Zimbabwe Will Convert Annual Budget to Reflect New Currency

(Bloomberg) -- Zimbabwe will convert its annual budget to its gold-backed currency, the ZiG, which went into circulation last month, Finance Minister Mthuli Ncube said.

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“That should be ready at the end of the month, beginning of next month we will be able to show you the ZiG equivalent of the budget,” Ncube told lawmakers at the nation’s parliament in Mount Hampden.

The southern African nation has been transitioning to ZiG, short for Zimbabwe Gold, since its introduction on April 5. ZiG, the country’s sixth attempt since 2008 to deliver a stable domestic currency, replaced the Zimbabwean dollar, which lost about 80% of its value against the greenback this year, making budgeting difficult.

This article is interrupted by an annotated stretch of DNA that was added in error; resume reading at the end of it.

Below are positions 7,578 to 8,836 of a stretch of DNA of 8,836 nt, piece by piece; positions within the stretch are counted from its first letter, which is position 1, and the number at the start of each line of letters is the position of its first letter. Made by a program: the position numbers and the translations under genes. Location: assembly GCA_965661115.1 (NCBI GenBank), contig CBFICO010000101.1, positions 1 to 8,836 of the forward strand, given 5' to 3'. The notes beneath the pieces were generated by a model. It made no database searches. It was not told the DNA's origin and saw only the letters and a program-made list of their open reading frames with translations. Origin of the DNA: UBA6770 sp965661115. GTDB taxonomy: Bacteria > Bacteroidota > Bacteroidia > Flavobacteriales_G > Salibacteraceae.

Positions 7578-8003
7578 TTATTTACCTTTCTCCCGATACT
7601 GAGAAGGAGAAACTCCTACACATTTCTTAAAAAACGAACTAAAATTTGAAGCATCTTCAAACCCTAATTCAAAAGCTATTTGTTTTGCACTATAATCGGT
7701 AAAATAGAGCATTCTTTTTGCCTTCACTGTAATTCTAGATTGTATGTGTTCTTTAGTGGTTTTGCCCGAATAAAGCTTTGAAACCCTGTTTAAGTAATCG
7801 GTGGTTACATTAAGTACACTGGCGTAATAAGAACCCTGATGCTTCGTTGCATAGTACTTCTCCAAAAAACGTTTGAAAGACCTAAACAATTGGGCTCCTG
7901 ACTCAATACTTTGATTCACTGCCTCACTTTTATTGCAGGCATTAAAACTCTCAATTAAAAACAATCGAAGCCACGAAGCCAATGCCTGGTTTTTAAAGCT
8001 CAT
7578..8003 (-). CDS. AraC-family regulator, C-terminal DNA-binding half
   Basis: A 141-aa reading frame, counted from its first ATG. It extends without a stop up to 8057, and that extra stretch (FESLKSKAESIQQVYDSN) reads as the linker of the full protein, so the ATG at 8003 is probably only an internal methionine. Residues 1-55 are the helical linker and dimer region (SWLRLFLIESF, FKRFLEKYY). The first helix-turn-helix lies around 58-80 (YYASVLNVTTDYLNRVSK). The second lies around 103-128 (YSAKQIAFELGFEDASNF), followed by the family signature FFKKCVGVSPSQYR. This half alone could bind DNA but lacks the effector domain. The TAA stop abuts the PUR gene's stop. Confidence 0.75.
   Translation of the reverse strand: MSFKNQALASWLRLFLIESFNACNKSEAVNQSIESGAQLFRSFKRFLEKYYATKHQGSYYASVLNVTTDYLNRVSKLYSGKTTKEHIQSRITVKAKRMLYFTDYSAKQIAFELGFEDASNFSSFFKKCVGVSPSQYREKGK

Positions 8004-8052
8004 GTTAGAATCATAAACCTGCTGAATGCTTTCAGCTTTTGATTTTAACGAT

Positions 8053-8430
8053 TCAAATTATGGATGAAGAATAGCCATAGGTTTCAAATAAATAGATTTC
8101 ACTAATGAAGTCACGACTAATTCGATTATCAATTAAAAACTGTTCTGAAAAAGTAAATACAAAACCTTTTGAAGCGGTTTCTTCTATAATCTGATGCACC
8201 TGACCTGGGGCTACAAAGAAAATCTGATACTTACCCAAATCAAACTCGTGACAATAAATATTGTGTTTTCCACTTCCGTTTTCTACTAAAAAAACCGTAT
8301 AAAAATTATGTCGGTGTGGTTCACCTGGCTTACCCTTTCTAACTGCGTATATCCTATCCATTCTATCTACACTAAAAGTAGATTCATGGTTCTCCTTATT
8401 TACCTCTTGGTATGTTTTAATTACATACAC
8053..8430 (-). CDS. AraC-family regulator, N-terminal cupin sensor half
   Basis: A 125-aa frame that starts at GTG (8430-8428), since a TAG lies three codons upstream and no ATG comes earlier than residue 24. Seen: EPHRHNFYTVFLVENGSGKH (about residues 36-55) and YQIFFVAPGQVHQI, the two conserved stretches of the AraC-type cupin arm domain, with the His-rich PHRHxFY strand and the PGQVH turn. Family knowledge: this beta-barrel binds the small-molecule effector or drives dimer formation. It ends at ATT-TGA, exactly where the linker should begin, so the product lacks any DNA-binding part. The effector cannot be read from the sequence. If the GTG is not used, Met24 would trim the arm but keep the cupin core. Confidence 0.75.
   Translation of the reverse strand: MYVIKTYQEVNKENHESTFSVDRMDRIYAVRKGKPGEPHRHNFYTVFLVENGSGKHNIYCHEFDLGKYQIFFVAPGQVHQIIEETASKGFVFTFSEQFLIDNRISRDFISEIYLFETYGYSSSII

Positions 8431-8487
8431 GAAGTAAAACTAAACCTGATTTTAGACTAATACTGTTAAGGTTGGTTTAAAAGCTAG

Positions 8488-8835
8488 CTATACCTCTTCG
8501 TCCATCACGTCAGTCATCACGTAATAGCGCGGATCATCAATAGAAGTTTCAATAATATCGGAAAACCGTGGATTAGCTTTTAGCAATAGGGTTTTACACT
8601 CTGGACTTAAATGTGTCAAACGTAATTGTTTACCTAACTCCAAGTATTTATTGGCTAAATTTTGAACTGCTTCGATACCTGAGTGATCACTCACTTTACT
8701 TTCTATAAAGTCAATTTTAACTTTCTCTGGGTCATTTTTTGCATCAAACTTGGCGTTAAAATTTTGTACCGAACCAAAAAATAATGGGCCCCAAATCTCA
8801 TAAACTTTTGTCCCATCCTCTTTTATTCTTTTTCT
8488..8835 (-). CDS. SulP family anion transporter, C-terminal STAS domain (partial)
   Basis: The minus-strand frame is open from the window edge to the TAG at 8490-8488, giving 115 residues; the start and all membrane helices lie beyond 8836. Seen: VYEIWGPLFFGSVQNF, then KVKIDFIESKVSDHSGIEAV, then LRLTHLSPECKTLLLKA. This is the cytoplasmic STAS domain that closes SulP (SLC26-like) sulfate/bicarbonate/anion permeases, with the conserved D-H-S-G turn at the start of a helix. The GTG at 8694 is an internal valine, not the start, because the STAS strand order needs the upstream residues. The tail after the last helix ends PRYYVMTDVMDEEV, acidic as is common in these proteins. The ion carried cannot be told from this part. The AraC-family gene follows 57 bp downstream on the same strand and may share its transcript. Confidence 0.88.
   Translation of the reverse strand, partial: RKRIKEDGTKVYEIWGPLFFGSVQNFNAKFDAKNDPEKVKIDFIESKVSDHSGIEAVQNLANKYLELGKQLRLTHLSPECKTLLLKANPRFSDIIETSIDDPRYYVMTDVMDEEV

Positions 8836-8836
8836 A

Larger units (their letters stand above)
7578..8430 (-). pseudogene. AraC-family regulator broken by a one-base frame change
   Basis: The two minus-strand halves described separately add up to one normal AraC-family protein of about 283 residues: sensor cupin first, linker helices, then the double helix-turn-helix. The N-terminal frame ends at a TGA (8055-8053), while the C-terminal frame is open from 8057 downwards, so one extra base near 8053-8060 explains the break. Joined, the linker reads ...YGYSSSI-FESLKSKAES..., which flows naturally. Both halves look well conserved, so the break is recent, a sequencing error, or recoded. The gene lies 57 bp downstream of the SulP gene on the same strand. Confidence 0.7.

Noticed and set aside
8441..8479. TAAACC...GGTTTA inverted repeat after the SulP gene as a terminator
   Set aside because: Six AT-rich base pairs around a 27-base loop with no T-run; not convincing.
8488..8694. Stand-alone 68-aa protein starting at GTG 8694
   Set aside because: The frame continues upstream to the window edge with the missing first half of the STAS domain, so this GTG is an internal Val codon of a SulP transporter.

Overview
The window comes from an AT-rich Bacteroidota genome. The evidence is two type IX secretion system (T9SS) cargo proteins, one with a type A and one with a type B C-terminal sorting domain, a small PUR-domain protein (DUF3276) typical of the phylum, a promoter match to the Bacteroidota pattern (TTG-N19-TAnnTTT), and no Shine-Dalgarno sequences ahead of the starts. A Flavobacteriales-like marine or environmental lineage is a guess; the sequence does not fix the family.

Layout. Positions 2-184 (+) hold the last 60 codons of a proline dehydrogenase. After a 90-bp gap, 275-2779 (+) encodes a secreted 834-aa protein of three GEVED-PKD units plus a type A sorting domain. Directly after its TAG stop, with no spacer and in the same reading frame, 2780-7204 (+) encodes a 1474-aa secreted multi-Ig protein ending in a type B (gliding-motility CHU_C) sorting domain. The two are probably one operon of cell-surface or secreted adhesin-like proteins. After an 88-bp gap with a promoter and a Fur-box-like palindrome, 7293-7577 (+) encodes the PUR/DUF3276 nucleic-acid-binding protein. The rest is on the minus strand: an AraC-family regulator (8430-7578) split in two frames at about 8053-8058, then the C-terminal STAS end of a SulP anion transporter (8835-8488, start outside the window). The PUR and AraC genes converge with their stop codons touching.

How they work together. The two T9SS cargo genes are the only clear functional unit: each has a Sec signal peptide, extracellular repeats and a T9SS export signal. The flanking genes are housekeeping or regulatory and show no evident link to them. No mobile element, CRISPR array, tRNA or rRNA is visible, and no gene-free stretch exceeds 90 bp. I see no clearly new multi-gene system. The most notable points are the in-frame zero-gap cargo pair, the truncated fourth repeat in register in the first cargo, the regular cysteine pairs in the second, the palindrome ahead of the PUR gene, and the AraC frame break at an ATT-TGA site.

“This is an exchange-rate translation at the end of the day. It’s just moving from one currency to another,” Ncube said. “It’s very important that we use an exchange rate that is marked to market to make sure that we can align those revenue and expenditures to the real budget.”

The budget presented in December projected expenditure at 58.2 trillion Zimbabwean dollars and tax revenue at Z$51.2 trillion.

The ZiG traded at 13.67 to the dollar, according to data posted Monday on the Reserve Bank of Zimbabwe’s website, a decline of 0.8% from 13.56 on April 8.

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